Based on: the James Bond novels by Ian Fleming
Music by: John Barry
Cast: George Lazenby, Diana Rigg, Telly Savalas, Ilse Steppat, Gabriele Ferzetti, Bernard Lee, Lois Maxwell, Desmond Llewelyn

Eon Productions, United Artists, 140 Minutes

Review:

“Merry Christmas, 007.” – Ernst Stavro Blofeld

Is it weird that my favorite James Bond film of all-time stars my least favorite James Bond actor? Granted, he only did this one picture so there isn’t much to judge George Lazenby on but this was the finest picture in the franchise. But the reasons for that are many and Lazenby’s version of Bond was just sort of there for the ride.

To put it bluntly, this is the perfect James Bond movie. Now it isn’t a perfect film but it is as close as a 007 adventure has gotten. It has everything you want in a Bond film or at least, everything I want. It is less gadgety than other films in the franchise but I quite enjoyed that about this one. It was also the most serious film of its era. The stuff before it was getting a bit hokey and after it was Diamonds Are Forever, which is cheesy, albeit not in a bad way. Following that, we got the Roger Moore era, which was awesome but was also the most lighthearted and goofy string of films in the long franchise’s history. We actually wouldn’t get another serious feeling Bond film until twenty years later with the Timothy Dalton flick Licence to Kill, another one of my all-time favorites.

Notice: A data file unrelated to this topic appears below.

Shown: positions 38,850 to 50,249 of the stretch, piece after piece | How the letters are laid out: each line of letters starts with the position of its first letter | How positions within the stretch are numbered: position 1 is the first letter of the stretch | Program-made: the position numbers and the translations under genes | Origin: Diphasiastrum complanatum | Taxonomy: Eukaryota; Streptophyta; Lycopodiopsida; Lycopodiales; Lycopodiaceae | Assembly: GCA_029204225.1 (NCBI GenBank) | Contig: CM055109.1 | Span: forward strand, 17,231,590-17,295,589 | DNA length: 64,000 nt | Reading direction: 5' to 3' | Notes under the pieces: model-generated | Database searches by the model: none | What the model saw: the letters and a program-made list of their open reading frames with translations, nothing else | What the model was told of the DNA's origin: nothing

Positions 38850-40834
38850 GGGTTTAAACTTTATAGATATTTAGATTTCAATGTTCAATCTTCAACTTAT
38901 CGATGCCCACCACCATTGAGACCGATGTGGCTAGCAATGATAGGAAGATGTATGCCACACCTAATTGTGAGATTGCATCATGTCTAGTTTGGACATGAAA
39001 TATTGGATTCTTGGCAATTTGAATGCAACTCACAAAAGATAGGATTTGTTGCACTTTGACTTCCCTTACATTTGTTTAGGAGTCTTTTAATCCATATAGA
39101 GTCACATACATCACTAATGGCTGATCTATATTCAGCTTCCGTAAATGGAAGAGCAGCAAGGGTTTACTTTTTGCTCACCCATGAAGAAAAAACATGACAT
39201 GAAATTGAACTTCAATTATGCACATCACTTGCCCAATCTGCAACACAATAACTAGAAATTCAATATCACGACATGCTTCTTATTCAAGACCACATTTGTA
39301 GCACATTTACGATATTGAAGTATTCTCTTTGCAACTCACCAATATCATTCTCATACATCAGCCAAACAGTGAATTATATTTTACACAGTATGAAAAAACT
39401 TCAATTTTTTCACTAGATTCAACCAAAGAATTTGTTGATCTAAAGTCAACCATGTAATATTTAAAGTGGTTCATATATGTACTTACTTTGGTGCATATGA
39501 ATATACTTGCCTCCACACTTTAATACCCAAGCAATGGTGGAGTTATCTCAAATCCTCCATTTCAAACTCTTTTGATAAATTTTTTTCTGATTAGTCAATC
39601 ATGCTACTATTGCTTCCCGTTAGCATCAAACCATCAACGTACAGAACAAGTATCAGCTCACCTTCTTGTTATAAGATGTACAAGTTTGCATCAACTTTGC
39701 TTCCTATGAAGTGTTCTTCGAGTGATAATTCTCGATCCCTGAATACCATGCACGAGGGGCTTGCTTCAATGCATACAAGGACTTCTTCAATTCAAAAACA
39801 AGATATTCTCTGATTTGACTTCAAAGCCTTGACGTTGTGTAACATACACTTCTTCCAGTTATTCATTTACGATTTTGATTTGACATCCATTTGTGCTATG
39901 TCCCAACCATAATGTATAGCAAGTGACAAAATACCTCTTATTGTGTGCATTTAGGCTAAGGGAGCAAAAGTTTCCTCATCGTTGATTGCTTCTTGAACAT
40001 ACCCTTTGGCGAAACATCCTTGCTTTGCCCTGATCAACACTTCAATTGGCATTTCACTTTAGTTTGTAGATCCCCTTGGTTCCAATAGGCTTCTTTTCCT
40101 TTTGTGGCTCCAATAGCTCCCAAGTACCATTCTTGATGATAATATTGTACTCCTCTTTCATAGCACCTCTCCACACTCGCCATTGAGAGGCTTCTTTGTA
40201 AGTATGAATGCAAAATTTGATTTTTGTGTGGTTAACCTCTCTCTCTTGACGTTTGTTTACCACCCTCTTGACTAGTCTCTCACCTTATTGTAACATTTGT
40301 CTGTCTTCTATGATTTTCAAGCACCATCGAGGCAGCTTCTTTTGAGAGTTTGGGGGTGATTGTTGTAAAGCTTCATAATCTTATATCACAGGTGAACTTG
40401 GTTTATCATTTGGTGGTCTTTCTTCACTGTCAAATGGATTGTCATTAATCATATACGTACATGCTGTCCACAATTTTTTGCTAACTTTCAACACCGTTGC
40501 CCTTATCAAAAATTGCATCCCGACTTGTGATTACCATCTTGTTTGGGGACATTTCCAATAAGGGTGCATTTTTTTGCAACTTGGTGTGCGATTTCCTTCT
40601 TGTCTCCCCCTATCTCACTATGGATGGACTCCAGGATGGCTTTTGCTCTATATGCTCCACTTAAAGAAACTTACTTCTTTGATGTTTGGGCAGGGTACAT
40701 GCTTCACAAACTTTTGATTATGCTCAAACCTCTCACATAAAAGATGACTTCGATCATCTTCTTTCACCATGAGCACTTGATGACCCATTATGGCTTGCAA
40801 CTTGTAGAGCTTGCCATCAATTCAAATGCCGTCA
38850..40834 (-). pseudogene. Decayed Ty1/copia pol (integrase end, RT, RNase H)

The thing that makes On Her Majesty’s Secret Service so unique is the fact that it does have some hokey moments but the serious tone of the picture balances things out. It is a best of both worlds scenario in regards to marrying the serious Bond and the lighthearted Bond.